Windmills first appeared in Western Europe towards the close of the 12th century and may have been introduced by returning Crusaders. The earliest known Irish windmill is through to have been built in County Wexford by 1284 and the older of the two Skerries windmills is first mentioned in the mid 16th century. In 1801, Joseph Archer’s Statistical Survey of County Dublin listed windmills at Rush, Skerries, Garristown, Donabate, Knock, Stephenstown, Nutstown, and Ballymadun, all in the barony of Balrothery and at Feltrim, Kilsallaghan and Balheary in the barony of Nethercross. Skerries Mills stood out from its neighbors in having both wind mill water power available.
The Skerries Mills are both “tower mills” in which the cap alone, and not the whole structure is turned to the wind. The small four-sail cylindrical mill is one of the earliest forms of windmill and uses simple canvas sails. The thatched wooden cap rest on hardwood bearings and is luffed or turned to the wind from inside the mill by hand-winch. The sails are mounted on a wooden beam known as a wind shaft, which rest on a stone bearing in the roof space. When the wind blows, and the sails turn, the break wheel mounted on the wind shaft engages with a lantern pinion – an early type of gear wheel – located at top of the central vertical shaft. Power is transmitted downwards via the central shaft to a single pair of grinding stones. Grain is carried manually to the top of the mill.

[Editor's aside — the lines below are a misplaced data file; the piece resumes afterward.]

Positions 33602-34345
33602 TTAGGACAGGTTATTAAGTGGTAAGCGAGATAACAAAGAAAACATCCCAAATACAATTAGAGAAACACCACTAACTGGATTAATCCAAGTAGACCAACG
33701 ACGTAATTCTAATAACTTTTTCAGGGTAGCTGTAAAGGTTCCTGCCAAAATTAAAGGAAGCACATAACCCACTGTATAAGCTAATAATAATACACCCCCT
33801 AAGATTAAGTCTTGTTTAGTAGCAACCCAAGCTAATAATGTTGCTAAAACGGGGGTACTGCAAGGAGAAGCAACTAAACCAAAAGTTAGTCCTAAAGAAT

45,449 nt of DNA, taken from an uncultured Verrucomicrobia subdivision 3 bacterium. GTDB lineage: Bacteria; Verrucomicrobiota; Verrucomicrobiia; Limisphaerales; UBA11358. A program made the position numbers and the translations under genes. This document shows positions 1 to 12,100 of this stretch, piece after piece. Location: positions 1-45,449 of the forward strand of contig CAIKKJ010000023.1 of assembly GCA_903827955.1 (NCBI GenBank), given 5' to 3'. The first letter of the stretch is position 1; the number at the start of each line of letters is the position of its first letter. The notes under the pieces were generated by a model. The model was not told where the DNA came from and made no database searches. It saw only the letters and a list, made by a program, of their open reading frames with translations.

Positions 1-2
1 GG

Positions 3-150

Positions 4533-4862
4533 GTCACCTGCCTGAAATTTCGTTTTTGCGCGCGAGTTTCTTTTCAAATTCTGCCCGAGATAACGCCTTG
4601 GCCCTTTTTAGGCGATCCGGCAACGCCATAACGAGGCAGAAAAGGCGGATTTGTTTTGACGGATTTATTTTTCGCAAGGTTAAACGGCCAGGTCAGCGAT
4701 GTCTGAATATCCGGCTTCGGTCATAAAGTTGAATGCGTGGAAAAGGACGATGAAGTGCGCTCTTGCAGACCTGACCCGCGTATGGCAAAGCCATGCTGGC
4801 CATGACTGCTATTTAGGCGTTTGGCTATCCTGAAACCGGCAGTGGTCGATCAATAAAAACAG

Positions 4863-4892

The Small Windmill is build on the site of a prehistoric fort, the highest point in the town. The mill is 40 feet (c.12.2m) high with diameter of sail of 53 feet 4 inches (c. 16m). There is a difference in height of 10 feet (c. 3m) between the ground levels of the two windmills.